The coronavirus train is starting to pick up steam in India. The first COVID-19 case was reported on January 30, and as of April 6, the number of cases stands at 4,281. The rate of increase is roughly 34 per cent every 48 hours. It is to be noted that these are the number of confirmed cases; the actual number of cases is generally assumed to be six times higher.
The issue of testing remains a hurdle. Testing is a complicated process. There are two tests that work in different ways—the first test is for the virus itself, while the second test is for the body’s immune response to the virus, the antibodies.
The test for detecting the virus is called an RT-PCR (reverse transcriptase polymerase chain reaction). The test takes the virus's RNA. The reverse transcriptase allows a single strand of RNA to be translated into a complementary strand of DNA, and the PCR amplifies the DNA. The viral samples are obtained from the nose and throat of the patient. Once a novel viral infection begins, the genetic structure of the virus is first studied and tests are then made for the specific virus.
In India, testing is regulated through Indian Council of Medical Research. The test kit was initially imported, until Mylab Discovery Solutions in Pune developed the first kit in India and was granted approval by the Central Drugs Standard Control Organisation on March 24. They expect to produce at least one lakh testing kits a week, which should improve access to testing. As of April 4, as many as 70,000 people were tested at 132 state-run labs and 52 private labs. The US, meanwhile, has tested 1.9 million people.
The accuracy of the RT-PCR test is about 70 per cent—that is 30 people will have false negative tests (negative tests in infected patients), for every 100 tested. For the test to detect the virus, the sample should be collected properly, and the virus burden should be high enough. As expected, the asymptomatic, patients in the incubation period and those in the early stage of the disease have lower viral loads, leading to false negatives.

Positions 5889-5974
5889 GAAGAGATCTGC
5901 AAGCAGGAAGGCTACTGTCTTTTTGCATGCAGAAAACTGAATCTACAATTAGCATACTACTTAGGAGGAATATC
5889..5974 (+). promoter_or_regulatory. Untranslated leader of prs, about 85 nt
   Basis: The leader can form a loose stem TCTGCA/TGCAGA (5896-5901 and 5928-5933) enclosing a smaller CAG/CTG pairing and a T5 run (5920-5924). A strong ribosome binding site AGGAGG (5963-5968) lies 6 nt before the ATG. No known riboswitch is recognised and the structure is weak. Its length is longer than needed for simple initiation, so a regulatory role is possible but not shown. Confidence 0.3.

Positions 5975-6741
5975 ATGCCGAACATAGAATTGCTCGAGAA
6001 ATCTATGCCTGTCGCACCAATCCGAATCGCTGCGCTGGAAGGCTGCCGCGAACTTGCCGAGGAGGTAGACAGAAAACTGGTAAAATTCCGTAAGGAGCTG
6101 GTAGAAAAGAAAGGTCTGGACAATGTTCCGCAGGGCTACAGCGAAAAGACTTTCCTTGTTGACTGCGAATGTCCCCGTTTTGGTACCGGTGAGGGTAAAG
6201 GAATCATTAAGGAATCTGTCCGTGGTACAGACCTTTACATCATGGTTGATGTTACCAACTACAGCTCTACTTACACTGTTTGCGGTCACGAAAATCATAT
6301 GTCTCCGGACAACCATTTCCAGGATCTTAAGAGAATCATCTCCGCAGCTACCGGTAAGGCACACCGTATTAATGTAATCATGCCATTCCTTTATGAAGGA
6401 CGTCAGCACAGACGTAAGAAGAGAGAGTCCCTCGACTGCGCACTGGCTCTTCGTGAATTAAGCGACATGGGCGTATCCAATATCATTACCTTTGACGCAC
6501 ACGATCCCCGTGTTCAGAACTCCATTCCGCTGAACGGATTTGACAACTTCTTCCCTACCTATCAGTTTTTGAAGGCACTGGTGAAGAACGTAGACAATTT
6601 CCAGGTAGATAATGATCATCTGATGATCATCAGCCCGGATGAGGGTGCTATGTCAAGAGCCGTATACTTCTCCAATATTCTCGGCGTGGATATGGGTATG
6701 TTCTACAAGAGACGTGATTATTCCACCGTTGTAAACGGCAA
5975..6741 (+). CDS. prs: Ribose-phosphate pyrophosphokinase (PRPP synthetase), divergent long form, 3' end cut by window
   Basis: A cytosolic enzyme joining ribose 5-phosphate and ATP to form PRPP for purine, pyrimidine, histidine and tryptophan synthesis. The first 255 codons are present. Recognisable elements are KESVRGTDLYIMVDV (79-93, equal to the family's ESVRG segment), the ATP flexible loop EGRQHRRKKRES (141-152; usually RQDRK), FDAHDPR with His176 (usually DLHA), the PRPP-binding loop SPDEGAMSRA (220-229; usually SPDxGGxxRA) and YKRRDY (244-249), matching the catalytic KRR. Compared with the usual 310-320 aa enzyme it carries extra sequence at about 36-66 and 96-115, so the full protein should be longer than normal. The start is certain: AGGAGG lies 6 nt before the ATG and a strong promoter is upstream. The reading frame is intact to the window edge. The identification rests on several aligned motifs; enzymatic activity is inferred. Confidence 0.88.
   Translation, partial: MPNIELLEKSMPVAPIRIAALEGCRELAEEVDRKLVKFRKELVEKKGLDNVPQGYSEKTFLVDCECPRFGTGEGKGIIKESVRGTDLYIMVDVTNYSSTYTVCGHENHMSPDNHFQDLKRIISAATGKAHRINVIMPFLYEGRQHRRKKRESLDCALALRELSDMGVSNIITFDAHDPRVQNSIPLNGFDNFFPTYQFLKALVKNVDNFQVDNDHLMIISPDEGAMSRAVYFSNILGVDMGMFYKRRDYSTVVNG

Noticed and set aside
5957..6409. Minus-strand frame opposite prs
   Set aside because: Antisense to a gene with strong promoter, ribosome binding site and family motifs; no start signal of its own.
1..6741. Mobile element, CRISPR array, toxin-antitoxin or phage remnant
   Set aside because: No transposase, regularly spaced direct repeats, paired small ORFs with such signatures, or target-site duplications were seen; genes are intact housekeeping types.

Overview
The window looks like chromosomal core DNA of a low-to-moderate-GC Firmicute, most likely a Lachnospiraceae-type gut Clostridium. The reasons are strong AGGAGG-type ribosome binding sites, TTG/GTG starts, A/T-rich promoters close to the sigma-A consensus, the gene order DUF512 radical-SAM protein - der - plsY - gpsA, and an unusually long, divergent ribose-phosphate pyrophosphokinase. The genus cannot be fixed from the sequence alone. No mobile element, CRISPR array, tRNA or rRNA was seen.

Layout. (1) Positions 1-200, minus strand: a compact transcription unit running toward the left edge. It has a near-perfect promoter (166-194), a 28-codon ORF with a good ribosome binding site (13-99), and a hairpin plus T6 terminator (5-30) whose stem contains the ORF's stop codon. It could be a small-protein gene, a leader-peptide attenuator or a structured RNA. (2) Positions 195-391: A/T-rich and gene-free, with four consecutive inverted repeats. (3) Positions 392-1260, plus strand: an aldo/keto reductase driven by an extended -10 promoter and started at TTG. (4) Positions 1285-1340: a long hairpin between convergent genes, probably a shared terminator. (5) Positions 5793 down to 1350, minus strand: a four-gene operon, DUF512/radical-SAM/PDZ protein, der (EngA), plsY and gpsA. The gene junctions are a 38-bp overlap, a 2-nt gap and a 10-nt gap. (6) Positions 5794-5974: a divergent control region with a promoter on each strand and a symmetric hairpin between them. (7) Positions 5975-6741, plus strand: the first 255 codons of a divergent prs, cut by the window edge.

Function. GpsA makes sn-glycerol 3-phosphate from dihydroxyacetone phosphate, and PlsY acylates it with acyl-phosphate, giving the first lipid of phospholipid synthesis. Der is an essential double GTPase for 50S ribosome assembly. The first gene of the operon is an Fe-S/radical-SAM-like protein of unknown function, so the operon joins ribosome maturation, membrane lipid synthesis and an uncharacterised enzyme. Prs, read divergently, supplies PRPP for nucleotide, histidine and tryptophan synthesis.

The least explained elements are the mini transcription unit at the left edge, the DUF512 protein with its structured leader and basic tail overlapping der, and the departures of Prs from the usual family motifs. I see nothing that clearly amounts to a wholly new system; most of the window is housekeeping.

The second type of testing involves looking for antibodies to the virus. This will not only detect past infection, but also help doctors as the antibodies are being harvested and transfused into sick patients as an investigative treatment. If you already have antibodies, the current science says that you should be immune to further infection.
The Centers for Disease Control and Prevention now recommends using of face mask. The coronavirus is between 0.1 and 0.2 microns in size. The N-95 mask, if properly fitted, can filter out particles up to 0.3 microns, 95 per cent of the time. A surgical mask has a pore size of 20 to 25 microns. N-95 masks continue to be a precious commodity for health care workers. Many hospitals in the US are currently reusing the N-95 masks up to five times after UV sterilisation.
There is no definite treatment for COVID-19. Hydroxychloroquine and plasma therapy with antibodies are the most actively pursued therapies, with antiviral and anti-inflammatory drugs being tested in clinical trials. A vaccine is also being tested. The best treatment option is not to get the disease in the first place.
Dr Arab is chairman, department of medicine, and director, division of cardiology, at Florida Hospital Memorial Medical Center in Daytona Beach in the US
The opinions expressed in this article are those of the author's and do not purport to reflect the opinions or views of THE WEEK